Monday May 26th marked the 30th running of the Bolder Boulder. That makes me almost as old as the race. I toed the line with 53,000 other runners, joggers, and walkers. Actually, to be fair, it would have been physically impossible for all of us to be in the exact same place at the same time. It started at 7am and a wave went every 50 seconds. (Minus the elites, who went at noon). I was pleased to be in the 7th of what I think was at least 50 waves. You have to qualify to get a good seed. So even though it was a big race, I never fought for personal space or a good line around the corners. Of which there were many. I counted at least 17. Everyone told me this was not a fast course and not to expect a PR. (And by everyone, I mean everyone… I don’t think I know a single person in Boulder with 2 legs and an inclination for running that wasn’t out there). But I always expect a PR, actually. I just figure I have yet to meet my athletic potential, I’m still young, and so what if the course has a lot of turns, thousands of other people, a net elevation gain of 100′, takes place at 5430′ and I just started running again in earnest 6 weeks ago… Perhaps you can see where this is headed.
So I hoped for a PR and to negative split. I was due for a decent race, considering my last one felt like an utter disaster (I placed 94th out of 101 in last week’s Boulder Time Trial Series bike race. No that was not a typo. I have never sucked that badly at anything, ever, except long division). So I accomplished goal #1 but not #2, and that was fine with me. I anticipated starting at a 7:40 pace and descending from there. I passed the first mile mark at 7:57. Yikes. Not what I’d had in mind. I committed however to focusing on how I felt not my watch and to keep going at a conservatively hard pace. I saw some people taking a detour to use the Slip and Slide in a spectator’s front yard… I considered it, knowing now that I would not have a PR anyway but decided against it, even though Slip and Slide is so fun. It would be embarrassing to break my face in front of everyone during the Bolder Boulder. My split at the 2nd mile mark was 8:10. Double yikes. At mile 3 I saw 8:13. I soldiered on, resigning myself to a good workout at the very least. Mile 4 saw 7:52, which was marginally encouraging. I started to pass people though, and this felt good. At mile 5 my watch read 7:19. I then wondered if perhaps Cliff was my lucky charm and that I might just PR after all. Let me rewind: Out of a sea of thousands of runners, standing beside me at the start was none other than Cliff, a fellow New Englander and friend from the Bicycle Tour of Colorado 2006. Since I met him, I have seen him at no fewer than 50% of the races I’ve done, including the Cape Cod Marathon, the Tufts 10k, Ironman Lake Placid, and I think he was at the Ashland tri last summer too… Anyway I’ve had a PR every time he was around so I thought perhaps he was a good omen. I picked up the pace a little, encouraged by my magical thinking.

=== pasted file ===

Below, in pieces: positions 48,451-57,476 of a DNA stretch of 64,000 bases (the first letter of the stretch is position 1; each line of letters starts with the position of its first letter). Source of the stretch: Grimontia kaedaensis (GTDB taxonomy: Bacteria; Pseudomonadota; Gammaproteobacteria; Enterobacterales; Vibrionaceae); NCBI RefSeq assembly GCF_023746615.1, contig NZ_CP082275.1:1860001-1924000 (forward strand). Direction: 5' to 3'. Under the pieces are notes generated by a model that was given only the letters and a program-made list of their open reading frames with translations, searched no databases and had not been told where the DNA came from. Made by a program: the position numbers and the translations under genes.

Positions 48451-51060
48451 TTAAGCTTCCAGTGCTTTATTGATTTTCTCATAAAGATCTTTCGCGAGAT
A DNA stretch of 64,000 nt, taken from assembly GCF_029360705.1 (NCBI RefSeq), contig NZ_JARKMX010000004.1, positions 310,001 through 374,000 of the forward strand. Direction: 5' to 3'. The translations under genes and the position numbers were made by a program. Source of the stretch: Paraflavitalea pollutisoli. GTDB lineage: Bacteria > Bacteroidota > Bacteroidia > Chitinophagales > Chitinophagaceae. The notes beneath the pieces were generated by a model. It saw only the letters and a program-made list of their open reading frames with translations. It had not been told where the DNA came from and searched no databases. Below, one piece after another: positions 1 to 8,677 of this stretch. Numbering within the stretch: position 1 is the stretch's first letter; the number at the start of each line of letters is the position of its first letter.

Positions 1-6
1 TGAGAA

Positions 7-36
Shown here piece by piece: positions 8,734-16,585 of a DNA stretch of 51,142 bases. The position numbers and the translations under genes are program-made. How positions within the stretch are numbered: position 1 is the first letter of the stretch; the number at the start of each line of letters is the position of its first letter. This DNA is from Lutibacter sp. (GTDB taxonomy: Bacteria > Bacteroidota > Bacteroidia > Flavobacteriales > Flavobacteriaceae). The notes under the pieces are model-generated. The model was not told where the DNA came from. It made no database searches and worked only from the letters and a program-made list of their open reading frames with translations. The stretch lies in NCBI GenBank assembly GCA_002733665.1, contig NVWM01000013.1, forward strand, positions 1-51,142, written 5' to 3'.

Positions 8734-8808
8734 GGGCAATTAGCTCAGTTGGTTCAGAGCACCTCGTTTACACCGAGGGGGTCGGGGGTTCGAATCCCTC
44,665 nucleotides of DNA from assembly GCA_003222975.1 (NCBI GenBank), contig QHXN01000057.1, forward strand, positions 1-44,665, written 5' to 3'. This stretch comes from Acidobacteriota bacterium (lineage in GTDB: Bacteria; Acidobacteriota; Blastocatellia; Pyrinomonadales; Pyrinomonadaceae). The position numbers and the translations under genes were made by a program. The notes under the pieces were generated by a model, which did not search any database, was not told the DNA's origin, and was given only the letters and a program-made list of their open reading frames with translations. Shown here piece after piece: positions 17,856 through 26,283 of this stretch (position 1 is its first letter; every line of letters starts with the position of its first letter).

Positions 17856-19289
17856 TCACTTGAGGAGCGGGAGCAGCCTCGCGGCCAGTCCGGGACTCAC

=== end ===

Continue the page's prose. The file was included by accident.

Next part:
As the course took us eastward on Pearl to 21st… or was it Folsom… whatever… it occurred to me that Dan (boyfriend) must be around here somewhere. He acted like he was going to sleep in but the course practically goes by his house and I just felt sure he would surprise me at the next corner. Sure enough, there he was at the corner of Folsom and Canyon, cheering for me, which was definitely the highlight of the race! This lifted my spirits enough to quicken my step for at leat the next quarter mile or so. I stayed pretty strong for the final push, which included a fairly steep hill to Folsom Stadium, with 7:35 for the last mile and 1:40 for that final .2
My official time was 48:46, which I am satisfied with. Its only a minute and 26 seconds slower than my PR and I feel its only fair to consider the 5 hour bike ride that literally destroyed my legs on Saturday, the 6 hour ride on Friday that included a 14 mile climb up Boulder Canyon to Nederland and some more climbing up to Ward, the evil Wednesday night time trial, and the 8 mile hilly run of Tuesday.
If my coach doesn’t end up destroying me I should be able to do things I haven’t done before. [Note: “things” does not refer to long division but rather to faster swimming, biking, and running]. I am really looking forward to the rest of the season, specifically the Rhode Island 70.3 (which still has available slots) and Ironman Wisconsin.